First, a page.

Scores of tiny regional and private channels teem with programmes featuring tarot readers and others claiming prophetic powers. Their activities have become a matter of concern in a country where superstitious beliefs are increasing.

An official of the communications guarantee authority said the ban was "to combat any kind of exploitation of superstition or credulity among members of the public". [more]

Cf Livy putting a speech into the mouth of a certain Postumius in regards to the Bacchanalian thing of 186 (via the Ancient History Sourcebook):

"How often in the ages of our fathers was it given in charge to the magistrates, to prohibit the performance of any foreign religious rites; to banish strolling sacrificers and soothsayers from the forum, the circus, and the city; to search for, and burn, books of divination; and to abolish every mode of sacrificing that was not conformable to the Roman practice! For they, completely versed in every divine and human law, maintained that nothing tended so strongly to the subversion of religion as sacrifice, when we offered it not after the institutions of our forefathers, but after foreign customs...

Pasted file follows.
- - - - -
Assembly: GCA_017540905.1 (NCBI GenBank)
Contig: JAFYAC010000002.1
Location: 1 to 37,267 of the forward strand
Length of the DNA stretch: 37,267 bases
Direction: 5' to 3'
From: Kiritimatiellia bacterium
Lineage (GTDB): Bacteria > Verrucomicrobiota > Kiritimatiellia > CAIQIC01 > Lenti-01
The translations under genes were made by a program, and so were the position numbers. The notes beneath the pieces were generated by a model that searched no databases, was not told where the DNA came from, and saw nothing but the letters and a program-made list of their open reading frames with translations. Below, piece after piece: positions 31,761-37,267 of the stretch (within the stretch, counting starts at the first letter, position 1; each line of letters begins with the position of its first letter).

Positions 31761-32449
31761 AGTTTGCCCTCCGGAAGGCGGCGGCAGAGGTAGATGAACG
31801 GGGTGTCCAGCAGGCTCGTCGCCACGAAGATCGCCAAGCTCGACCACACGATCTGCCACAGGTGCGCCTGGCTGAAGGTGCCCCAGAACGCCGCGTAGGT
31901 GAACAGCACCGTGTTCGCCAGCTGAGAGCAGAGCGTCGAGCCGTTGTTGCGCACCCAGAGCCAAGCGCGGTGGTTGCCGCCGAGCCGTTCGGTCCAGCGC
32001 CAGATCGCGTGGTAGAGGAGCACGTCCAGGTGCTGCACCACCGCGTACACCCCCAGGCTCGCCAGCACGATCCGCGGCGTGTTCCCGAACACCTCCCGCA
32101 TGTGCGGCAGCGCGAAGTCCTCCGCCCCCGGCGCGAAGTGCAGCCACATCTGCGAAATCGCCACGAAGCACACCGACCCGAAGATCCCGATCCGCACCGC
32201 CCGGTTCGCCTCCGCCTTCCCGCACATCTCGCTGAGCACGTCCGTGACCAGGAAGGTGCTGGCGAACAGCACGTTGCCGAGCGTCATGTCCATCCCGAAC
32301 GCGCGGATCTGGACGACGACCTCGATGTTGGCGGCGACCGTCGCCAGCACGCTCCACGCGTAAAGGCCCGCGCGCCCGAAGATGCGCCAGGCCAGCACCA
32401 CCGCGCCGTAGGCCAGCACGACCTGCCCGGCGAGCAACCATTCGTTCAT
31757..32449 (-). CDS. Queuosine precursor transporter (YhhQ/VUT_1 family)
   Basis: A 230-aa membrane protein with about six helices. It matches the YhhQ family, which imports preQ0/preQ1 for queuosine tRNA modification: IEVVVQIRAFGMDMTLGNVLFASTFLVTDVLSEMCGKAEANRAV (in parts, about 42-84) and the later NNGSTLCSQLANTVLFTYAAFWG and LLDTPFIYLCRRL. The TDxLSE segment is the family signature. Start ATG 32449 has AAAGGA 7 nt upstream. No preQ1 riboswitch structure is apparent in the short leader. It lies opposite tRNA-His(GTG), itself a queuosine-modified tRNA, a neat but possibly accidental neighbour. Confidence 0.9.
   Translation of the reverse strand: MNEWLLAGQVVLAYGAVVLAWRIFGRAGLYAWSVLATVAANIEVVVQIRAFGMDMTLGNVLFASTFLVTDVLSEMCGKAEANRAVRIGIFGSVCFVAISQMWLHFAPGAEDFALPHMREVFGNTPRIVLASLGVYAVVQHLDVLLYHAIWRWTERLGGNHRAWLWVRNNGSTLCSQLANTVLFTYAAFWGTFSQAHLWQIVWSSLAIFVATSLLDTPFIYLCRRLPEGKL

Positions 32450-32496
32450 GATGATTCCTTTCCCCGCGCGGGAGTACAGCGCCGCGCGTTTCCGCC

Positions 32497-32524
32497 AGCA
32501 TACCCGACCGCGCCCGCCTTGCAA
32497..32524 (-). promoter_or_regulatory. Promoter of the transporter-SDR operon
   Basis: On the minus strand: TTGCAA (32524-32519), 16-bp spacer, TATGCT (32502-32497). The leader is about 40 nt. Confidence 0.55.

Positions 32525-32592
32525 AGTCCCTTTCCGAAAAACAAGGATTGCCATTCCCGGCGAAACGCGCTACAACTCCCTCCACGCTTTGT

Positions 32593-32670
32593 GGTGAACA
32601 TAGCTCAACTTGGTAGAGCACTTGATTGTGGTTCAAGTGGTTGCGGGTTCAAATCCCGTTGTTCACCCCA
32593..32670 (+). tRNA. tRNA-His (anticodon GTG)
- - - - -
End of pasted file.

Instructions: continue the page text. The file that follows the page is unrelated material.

Tiberius also banished soothsayers of various stripes from Rome, as did several other emperors ...

::Friday, March 11, 2005 5:10:24 AM::
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~ AWOTV: On TV Today

9.00 p.m. |DISCC| Mysterious Death of Cleopatra
The daughter of an incestuous marriage, Cleopatra married and murdered her brothers, inheriting the throne of Egypt at age 17; her life was filled with the unexplained; experts reexamine the circumstances of Cleopatra's untimely death.

11.00 p.m. |DTC| The Quest for the True Cross
Based on the New York Times best-seller, scholarly detective work and historical adventure draw conclusions about the remains of Christ's actual cross. This comprehensive study could overturn centuries of academic assumptions about the crucifixion.

12.00 a.m. |DTC| Spear of Jesus
In the Hofsburg Museum in Vienna, Austria, lies a metal spearhead said to have been used to pierce the side of Christ during his crucifixion. For the first time, scientific testing will establish if this ancient relic really is the Spear of Christ.

DISCC = Discovery Channel (Canada)

DTC = Discovery Times Channel

::Friday, March 11, 2005 5:01:09 AM::
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1. n. an abnormal state or condition resulting from the forced migration from a lengthy Classical education into a profoundly unClassical world; 2. n. a blog about Ancient Greece and Rome compiled by one so afflicted (v. "rogueclassicist"); 3. n. a Classics blog.

Publishing schedule:
Rogueclassicism is updated daily, usually before 7.00 a.m. (Eastern) during the week. Give me a couple of hours to work on my sleep deficit on weekends and holidays, but still expect the page to be updated by 10.00 a.m. at the latest.